The association of uveitis with hepatitis B and hepatitis C viruses: a large-scale population-based study

Mouhammad Kridin, Ofira Zloto, Khalaf Kridin, Arnon D. Cohen, Oran Mann, Orly Weinstein

Research output: Contribution to journalArticlepeer-review

1 Scopus citations

Abstract

Purpose: To examine the association of uveitis with hepatitis B (HBV) and hepatitis C (HCV) chronic infections Method: This is a population-based cross-sectional study. The study encompassed 13,183 consecutive patients with uveitis and 65,331control subjects. The prevalence of chronic HBV and HCV infections was compared between patients diagnosed with uveitis and age-, sex-, and ethnicity-matched controls. Lifetime prevalence rates of HBV and HCV were calculated for patients with uveitis and control individuals. Odds ratio (OR) for HBV and HCV was evaluated across different strata. Results: The lifetime prevalence rate of chronic HBV infection was greater in patients with uveitis than in controls (1.2% vs. 0.8%, respectively; P < 0.001). The association of HBV with uveitis was statistically significant among individuals older than 40 years of age, both sexes, and individuals of Jewish ethnicity. The lifetime prevalence of HCV was comparable between patients with uveitis and controls (0.8% vs. 0.7%, respectively; P = 0.189). Thus, no independently significant association was found between uveitis and HCV (fully-adjusted OR, 1.15; 95% CI, 0.93–1.42; P = 0.211). Conclusions: Uveitis is associated with HBV. The association was more prominent among older and Jewish patients. Patients with uveitis may benefit from screening for HBV. An association between uveitis and HCV has not been found.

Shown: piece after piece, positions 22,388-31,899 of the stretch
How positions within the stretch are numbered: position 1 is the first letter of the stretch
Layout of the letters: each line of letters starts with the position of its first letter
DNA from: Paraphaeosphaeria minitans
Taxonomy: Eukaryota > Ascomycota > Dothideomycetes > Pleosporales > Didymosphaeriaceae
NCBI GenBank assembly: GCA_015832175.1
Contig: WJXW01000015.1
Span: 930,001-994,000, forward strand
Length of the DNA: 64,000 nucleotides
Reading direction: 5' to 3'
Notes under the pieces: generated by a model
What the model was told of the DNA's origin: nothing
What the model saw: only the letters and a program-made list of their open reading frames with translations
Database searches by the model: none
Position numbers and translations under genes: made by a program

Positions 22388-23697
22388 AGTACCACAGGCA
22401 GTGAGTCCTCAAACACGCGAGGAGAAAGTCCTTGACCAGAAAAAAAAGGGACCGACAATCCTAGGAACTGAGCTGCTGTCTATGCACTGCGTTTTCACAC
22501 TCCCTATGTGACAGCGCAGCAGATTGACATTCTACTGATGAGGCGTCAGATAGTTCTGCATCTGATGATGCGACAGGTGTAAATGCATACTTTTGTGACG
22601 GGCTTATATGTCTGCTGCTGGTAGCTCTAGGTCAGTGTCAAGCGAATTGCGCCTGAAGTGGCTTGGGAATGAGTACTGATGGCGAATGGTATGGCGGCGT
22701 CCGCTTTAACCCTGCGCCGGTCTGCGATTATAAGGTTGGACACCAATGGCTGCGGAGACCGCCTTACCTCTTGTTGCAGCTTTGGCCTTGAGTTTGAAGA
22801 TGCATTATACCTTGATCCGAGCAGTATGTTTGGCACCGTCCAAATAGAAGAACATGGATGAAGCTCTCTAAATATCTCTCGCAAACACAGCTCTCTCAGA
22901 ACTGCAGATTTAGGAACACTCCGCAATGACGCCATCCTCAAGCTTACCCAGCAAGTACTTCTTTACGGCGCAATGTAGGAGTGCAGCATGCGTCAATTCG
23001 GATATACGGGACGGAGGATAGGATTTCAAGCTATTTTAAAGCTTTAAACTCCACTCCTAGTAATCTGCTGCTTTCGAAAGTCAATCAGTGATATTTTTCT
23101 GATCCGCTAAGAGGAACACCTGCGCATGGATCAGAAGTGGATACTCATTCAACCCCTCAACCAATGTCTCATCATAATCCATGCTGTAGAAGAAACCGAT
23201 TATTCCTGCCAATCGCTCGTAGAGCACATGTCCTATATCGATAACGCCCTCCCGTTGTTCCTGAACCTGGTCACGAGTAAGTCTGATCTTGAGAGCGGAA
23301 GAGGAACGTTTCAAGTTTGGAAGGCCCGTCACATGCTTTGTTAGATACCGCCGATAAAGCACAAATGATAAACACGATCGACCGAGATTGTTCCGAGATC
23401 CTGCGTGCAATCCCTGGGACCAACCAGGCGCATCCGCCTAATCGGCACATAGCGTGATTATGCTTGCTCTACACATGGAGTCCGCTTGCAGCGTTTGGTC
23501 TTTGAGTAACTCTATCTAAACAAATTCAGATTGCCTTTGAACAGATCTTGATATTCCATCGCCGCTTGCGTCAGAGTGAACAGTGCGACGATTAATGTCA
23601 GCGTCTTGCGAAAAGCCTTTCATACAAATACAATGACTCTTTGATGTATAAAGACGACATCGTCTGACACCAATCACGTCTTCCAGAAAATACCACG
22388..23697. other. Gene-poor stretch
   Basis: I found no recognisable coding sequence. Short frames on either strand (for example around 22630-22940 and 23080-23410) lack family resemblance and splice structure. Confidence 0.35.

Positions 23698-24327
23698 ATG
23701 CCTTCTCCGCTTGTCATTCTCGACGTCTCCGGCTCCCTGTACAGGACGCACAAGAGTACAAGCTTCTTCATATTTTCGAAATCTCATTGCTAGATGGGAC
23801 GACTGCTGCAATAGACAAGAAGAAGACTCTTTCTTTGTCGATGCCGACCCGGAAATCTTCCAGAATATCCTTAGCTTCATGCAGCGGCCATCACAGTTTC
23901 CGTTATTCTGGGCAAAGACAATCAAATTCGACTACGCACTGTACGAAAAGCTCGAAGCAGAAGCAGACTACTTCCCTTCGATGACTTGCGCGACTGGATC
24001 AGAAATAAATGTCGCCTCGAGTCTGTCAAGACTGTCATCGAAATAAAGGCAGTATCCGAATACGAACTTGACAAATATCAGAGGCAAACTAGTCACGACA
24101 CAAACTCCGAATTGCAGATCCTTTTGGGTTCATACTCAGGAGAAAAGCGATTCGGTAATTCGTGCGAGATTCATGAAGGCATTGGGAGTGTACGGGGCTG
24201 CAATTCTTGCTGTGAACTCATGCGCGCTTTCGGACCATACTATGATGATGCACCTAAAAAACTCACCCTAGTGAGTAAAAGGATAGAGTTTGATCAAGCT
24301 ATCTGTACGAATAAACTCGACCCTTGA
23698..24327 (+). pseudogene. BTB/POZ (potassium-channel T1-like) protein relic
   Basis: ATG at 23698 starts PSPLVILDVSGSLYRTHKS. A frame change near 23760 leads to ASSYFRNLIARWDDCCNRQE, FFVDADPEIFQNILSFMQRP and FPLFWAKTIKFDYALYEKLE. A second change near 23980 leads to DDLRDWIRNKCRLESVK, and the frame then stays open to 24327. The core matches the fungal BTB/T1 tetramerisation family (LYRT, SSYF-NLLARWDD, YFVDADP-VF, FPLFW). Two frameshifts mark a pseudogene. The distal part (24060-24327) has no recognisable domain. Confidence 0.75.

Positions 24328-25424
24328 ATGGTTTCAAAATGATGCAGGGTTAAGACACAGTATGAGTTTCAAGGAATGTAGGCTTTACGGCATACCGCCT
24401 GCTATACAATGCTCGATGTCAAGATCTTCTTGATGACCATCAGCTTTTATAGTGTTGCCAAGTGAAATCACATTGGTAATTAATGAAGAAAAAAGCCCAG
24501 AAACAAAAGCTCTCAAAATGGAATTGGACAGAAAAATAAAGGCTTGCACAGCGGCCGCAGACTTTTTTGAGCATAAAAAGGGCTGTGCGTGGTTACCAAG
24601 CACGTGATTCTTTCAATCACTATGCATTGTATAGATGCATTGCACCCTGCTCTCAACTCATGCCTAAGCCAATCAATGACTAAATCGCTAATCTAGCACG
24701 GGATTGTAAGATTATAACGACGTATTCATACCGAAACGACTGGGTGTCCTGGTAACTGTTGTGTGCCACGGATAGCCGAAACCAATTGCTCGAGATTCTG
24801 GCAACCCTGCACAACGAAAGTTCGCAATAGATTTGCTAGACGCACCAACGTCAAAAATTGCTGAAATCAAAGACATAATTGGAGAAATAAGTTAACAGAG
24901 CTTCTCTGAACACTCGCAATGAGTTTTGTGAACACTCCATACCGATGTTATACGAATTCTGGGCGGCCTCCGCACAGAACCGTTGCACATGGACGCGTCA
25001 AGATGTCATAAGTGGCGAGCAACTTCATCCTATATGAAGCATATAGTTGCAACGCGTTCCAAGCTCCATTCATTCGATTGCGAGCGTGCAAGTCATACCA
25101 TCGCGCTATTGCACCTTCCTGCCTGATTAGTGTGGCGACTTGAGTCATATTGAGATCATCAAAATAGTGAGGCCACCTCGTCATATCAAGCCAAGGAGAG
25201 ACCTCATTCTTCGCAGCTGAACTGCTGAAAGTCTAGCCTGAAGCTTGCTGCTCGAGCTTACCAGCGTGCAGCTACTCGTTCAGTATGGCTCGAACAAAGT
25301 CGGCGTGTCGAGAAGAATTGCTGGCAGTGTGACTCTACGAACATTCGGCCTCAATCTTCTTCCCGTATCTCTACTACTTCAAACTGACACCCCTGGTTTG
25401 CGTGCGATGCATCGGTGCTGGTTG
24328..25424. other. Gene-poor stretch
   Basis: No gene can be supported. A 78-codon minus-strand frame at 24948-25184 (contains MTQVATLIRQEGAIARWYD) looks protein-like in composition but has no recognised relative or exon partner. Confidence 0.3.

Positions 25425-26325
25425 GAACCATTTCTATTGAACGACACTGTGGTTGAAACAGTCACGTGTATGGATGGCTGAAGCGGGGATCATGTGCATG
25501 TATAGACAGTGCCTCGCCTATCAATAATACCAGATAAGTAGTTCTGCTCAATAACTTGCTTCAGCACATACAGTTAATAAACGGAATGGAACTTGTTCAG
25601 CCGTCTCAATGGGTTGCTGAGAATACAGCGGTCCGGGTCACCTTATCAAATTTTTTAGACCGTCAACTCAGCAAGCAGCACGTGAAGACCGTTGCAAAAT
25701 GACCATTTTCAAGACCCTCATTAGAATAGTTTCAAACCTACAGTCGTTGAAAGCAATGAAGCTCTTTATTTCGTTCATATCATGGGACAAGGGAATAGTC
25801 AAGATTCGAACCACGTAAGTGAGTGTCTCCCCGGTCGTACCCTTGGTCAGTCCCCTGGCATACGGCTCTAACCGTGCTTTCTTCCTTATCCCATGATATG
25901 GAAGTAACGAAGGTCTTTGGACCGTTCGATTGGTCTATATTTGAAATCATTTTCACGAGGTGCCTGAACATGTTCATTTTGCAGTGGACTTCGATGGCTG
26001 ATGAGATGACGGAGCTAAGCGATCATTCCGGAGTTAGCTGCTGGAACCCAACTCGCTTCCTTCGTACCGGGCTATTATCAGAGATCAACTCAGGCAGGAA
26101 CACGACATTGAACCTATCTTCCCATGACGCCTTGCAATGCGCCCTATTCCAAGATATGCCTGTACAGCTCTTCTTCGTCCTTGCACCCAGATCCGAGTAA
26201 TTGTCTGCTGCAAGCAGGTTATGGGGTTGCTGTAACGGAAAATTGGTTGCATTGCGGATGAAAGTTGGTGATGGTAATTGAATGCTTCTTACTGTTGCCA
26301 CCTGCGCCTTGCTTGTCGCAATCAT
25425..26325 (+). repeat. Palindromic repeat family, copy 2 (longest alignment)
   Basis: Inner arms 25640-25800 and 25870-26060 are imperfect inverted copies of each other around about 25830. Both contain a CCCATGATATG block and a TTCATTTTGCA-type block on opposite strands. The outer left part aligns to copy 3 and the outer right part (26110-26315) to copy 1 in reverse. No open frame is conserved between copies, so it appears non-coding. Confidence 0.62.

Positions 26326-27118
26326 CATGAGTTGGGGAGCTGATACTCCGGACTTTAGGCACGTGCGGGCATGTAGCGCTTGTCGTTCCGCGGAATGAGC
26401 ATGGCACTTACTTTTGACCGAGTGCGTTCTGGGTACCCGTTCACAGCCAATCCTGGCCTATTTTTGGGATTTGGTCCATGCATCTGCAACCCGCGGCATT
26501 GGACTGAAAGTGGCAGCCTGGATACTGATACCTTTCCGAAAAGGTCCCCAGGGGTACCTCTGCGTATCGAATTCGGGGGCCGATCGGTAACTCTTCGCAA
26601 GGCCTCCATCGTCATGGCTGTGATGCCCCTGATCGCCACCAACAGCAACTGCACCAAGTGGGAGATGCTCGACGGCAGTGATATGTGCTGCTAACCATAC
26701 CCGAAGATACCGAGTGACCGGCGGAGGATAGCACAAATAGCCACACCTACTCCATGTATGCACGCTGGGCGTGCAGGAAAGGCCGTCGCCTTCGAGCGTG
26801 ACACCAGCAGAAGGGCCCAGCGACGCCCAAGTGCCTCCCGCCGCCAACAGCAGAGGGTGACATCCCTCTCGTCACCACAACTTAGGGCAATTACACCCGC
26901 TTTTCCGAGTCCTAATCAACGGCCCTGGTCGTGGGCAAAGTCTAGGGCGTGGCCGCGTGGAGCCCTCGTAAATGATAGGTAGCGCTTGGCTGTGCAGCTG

Original languageEnglish
Pages (from-to)720-724
Number of pages5
JournalEye
Volume37
Issue number4
DOIs
StatePublished - Mar 2023

Bibliographical note

Publisher Copyright:
© 2022, The Author(s), under exclusive licence to The Royal College of Ophthalmologists.

Fingerprint

Dive into the research topics of 'The association of uveitis with hepatitis B and hepatitis C viruses: a large-scale population-based study'. Together they form a unique fingerprint.

Cite this